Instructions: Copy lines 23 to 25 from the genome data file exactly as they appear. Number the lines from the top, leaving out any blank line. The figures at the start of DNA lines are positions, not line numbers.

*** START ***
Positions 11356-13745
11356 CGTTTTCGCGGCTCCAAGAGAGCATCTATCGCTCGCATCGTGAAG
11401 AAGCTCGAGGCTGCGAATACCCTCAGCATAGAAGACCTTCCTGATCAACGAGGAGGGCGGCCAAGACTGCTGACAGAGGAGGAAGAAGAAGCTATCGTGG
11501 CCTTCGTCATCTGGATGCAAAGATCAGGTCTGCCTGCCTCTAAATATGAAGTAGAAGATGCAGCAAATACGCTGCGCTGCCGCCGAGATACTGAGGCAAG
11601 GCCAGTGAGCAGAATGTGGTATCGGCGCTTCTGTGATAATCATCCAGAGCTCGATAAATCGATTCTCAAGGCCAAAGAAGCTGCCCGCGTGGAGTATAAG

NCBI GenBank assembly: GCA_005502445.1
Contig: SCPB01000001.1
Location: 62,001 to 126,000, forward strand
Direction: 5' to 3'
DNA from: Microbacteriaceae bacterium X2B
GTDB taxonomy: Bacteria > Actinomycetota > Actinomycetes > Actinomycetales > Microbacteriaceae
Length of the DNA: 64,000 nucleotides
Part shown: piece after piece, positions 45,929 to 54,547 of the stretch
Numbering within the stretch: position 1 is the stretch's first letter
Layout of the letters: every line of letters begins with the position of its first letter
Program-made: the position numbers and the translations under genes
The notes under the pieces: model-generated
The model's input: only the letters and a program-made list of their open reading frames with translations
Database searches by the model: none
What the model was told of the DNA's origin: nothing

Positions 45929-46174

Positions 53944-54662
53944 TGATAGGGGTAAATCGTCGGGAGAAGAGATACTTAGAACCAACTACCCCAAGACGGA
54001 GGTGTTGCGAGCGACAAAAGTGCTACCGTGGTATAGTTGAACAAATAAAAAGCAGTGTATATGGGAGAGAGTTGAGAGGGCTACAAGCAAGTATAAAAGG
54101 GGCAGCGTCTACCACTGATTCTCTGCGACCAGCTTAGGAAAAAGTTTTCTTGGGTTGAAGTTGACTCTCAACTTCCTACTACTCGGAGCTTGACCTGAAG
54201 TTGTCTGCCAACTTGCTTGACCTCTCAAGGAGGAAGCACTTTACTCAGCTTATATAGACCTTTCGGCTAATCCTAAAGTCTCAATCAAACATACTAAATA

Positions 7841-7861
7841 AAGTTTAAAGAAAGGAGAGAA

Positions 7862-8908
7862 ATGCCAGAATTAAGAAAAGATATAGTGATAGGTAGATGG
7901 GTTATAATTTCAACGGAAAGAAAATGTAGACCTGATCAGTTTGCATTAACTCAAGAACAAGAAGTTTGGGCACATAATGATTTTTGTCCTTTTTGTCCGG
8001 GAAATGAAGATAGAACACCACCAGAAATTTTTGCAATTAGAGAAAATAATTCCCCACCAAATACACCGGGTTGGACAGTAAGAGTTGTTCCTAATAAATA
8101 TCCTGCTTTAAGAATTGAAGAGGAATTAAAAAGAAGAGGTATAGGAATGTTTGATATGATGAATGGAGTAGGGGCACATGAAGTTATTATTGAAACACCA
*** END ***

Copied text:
53944 TGATAGGGGTAAATCGTCGGGAGAAGAGATACTTAGAACCAACTACCCCAAGACGGA
54001 GGTGTTGCGAGCGACAAAAGTGCTACCGTGGTATAGTTGAACAAATAAAAAGCAGTGTATATGGGAGAGAGTTGAGAGGGCTACAAGCAAGTATAAAAGG
54101 GGCAGCGTCTACCACTGATTCTCTGCGACCAGCTTAGGAAAAAGTTTTCTTGGGTTGAAGTTGACTCTCAACTTCCTACTACTCGGAGCTTGACCTGAAG